So if Ofsted is going to evaluate the growing number of embedded corporate Apprenticeship programmes, then I believe they have to change their approach. The ‘Tick Box’ mentality  associated with Levels 1 and 2 assessment will need to morph into a more comprehensive and robust procedure if we are going to effectively assess whether government funded programmes are genuinely  resulting in skill development for learners and improved performance for the companies who employ them.

Image: FreeDigitalPhotos.net

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Over recent weeks, government advisors and industry leaders have been lining up to highlight the skills problem in the UK workforce. For example, this is what John Longworth, director general of the British Chamber of Commerce, had to say:

“Companies need employees with the right mix of skills to grow their businesses. Almost two-thirds of businesses tell us they are unable to find the skilled workers they need in the UK . Developing the capability of our future workforce must be a priority. Too many young people have been failed by the education system and left unable to compete with non-UK workers who often have the skills businesses need.” (Source: The Telegraph)

I have discussed this issue in previous  posts and have unashamedly used the word “skills crisis” as opposed to
“problem” because that is what we are talking about. Unless we can find a way of upskilling  both the existing and future workforce, we will create a vast cohort of people who are not simply unemployed, but are unemployable. The social consequences of such a scenario hardly bear thinking about.

Clearly, we are not doing enough to encourage people to learn. A survey published this morning by the National Institute for  Continuing Adult Education (NIACE) produced the shocking results that nearly two thirds of adults have not participated in any learning since leaving full time education.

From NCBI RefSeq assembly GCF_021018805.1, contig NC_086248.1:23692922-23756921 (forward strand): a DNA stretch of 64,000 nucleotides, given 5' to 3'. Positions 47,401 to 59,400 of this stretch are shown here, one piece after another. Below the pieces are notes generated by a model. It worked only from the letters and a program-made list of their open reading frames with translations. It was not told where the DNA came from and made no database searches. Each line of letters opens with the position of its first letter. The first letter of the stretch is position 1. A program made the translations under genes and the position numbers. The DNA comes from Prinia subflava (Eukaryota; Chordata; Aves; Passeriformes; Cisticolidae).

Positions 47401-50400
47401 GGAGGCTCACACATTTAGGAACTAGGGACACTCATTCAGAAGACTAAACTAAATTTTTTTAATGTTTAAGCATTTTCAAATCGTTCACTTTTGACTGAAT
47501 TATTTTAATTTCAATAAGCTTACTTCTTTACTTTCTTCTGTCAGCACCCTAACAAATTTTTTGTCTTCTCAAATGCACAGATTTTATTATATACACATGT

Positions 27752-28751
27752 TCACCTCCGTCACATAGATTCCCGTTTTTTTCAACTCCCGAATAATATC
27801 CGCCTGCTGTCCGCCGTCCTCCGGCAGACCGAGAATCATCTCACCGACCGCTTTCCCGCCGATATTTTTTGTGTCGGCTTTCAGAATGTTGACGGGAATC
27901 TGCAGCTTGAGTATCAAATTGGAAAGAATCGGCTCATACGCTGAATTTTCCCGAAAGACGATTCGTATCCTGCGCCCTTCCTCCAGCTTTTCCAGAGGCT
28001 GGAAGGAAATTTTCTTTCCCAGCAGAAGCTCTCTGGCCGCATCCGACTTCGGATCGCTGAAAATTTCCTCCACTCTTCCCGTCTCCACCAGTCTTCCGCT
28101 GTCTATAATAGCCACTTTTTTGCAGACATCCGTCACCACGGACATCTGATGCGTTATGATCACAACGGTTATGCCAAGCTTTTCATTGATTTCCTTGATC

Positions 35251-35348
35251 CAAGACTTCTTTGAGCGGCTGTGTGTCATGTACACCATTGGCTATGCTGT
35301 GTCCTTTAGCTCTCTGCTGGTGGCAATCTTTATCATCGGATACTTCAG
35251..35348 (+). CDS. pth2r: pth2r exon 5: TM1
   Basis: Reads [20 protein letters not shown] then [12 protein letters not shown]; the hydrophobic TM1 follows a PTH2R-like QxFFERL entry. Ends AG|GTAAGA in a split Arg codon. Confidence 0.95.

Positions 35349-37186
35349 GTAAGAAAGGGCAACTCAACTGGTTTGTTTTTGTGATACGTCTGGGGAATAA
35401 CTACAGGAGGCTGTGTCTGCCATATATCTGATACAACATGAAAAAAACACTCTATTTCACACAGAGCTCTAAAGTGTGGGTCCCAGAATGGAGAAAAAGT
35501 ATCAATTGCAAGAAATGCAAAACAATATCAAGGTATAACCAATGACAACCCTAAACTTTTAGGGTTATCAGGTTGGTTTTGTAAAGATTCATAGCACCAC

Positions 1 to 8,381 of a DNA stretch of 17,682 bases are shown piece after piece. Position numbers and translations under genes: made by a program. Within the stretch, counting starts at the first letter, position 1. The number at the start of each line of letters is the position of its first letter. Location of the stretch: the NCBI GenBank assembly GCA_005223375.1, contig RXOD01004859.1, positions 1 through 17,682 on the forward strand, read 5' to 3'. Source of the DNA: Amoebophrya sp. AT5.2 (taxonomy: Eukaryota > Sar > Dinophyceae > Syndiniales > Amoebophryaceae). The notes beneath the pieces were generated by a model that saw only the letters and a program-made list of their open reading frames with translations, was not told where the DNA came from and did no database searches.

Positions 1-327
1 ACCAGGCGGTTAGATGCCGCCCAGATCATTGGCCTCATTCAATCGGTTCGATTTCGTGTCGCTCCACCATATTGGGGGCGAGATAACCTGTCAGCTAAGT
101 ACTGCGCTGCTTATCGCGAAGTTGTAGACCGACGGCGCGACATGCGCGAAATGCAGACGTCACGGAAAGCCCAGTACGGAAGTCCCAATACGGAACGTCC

At MindLeaders, we are therefore delighted to be part of a consortium led by Calderdale College who have successfully bid for £55.7m in European Social Funding  (ESF) over the next three years, specifically to address the skills crisis. This funding is aimed primarily for low skilled people over the age of 19 currently in employment and will give them the chance to study for a Level 1 or Level 2 qualification. For many learners, this is likely to be their first ever qualification.

Very importantly, additional funding will be available for learners who then “progress” towards a higher level qualification and for people who gain promotion as a result of their training.  For me, this is a key feature of the funding programme. We want to encourage people not simply to participate in a single training course, but to develop a culture of learning which will enable them to progress further in their career  and fulfil their potential.

This funding will enable us to offer training programmes to many workers throughout the UK care and hospitality sectors in which we operate.  I don’t expect it to solve the skills crisis overnight, but if it starts to make an impact, then I for one will  be very proud.